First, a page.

Yesterday an article on fitness trackers popped up on my Facebook timeline, found here. I thought it was an interesting article on people's interaction with wearable fitness technology, even if I disagree with some of the negative sentiments. Specifically the following passage:
Perhaps more alarming, many felt under pressure to reach their daily targets (79%) and that their daily routines were controlled by Fitbit (59%). Add to this that almost 30% felt that Fitbit was an enemy and made them feel guilty, and suddenly this technology doesn’t seem so perfect.
My specific disagreement here is with the notion that feeling "under pressure" is a bad thing. On the contrary, I like to feel that I'm setting goals that take me far out of the comfort zone, toward the realm of accomplishment. But that's not the point of this blog.
Here's what is: How much am I ruled by the targets in my fitness tracker?
So how might targets effect my behavior using a fitness tracker? In two general ways that I can think of:
- Psychological targets: I set internal goals, just wanting to hit 20,000; 30,000;40,000 for today, etc.
- Vivo Fit Targets: My Garmin Vivo fit sets a dynamic target for me each day, that grows as I become more active. It started at a low default (6,500) but has grown to about 16,500, which is where it has been for about the last month.
You can read about my prior models of my fitness data here and at other prior posts, but if I want to measure the impact of targets, I may want to control for some meta factors, specifically day of the week. This graph gives a reasonable view of day of week variation.
So this proves that weekends are significantly different than weekdays, to a tune of 6-8,000 steps.
Side note: My Thursdays especially suck, which isn't particularly surprising. On Thursdays I'm generally exhausted from the week, and I have a day packed full of sit-in-place meetings at work.
What does this mean? Let me develop a hypothesis: Because I'm closer to the Vivo Fit goals on the weekdays (due to less time, more office time, etc), I'm likely more driven to hit those numbers, whereas on the weekends when I have more slack (and know I'll easily hit the Vivo Fit goals) I'm morelikely driven to psychological thresholds. Let's see what the numbers show...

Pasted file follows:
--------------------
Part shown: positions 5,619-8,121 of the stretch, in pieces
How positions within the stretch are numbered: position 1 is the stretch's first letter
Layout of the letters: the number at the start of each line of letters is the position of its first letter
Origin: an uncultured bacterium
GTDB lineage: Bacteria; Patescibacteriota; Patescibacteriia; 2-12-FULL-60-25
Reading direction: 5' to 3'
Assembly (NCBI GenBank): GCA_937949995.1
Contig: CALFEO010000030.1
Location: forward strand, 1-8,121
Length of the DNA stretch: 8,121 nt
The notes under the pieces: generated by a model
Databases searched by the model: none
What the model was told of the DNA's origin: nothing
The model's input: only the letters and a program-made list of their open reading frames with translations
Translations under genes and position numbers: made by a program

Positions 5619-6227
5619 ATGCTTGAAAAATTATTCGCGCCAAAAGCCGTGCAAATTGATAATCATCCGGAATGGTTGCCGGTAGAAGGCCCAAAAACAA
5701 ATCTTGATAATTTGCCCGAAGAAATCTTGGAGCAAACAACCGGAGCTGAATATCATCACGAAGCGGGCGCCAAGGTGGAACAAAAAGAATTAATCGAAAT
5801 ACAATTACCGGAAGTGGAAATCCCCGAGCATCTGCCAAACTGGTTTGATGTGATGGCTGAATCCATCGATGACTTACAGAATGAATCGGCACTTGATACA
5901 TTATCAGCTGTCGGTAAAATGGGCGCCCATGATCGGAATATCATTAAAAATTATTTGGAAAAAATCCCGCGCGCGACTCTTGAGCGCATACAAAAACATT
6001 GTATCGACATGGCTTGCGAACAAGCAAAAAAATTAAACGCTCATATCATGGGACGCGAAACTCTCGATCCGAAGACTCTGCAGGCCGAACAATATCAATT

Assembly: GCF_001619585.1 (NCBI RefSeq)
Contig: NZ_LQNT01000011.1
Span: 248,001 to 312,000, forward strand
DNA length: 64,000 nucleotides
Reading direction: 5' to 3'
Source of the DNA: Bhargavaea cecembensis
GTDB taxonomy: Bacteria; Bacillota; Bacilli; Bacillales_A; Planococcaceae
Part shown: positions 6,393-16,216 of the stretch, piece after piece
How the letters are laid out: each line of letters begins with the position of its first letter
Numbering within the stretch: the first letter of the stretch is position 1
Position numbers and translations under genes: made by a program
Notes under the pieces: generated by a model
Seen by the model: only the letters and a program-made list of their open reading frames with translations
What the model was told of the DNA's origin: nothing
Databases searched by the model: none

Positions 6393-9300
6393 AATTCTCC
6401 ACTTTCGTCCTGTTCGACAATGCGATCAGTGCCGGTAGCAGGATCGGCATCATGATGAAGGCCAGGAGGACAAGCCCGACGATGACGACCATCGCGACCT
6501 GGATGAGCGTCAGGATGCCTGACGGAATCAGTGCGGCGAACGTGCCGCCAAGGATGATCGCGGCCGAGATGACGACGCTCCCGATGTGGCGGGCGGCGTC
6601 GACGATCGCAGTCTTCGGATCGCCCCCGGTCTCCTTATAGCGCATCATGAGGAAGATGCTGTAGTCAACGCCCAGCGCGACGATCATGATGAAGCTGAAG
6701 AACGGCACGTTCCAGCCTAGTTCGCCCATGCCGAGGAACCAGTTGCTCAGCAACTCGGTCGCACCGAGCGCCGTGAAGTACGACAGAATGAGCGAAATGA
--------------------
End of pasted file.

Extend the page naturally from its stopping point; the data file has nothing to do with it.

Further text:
I hypothesized that during the week, my behavior would track to the Vivo Fit targets, and thus my numbers would hover around those targets. How do I prove that though?
See graph below. Over the most recent time period, my target has been between 16,000 and 18,000, where as prior my goal was much lower. The chart below shows an obvious impact, as my target shifted, my behavior shifted. Though I'm not walking a ton more steps on each day (17440 versus 18450; t-test p value = .26), I'm far less likely 10% versus 25% to have a "low step day."
WEEKENDSMy hypothesis states that for weekends I would see bumps at psychological thresholds, and this is fairly easy to see in the data. Two major points stick out:
- 20,000: A huge bump here, indicates me just trying to get to the 20K mark on a weekend day.
- 40,000: I've never had between 34000 and 40000 steps, however I have two days at 40K. To be honest, the data is much more obvious here, because two days are 40,091 and 40,125. Each barely over the mark, indicating me trying to hit a target (I remember walking in circles to hit one; please don't judge).
I had a strong reason to believe that since getting my Vivo Fit 2, my life had been largely about targeting specific numbers. I now have fairly strong evidence to prove this. Will this change my behavior? Probably not, but hey, at least I've quantified my quantification of fitness.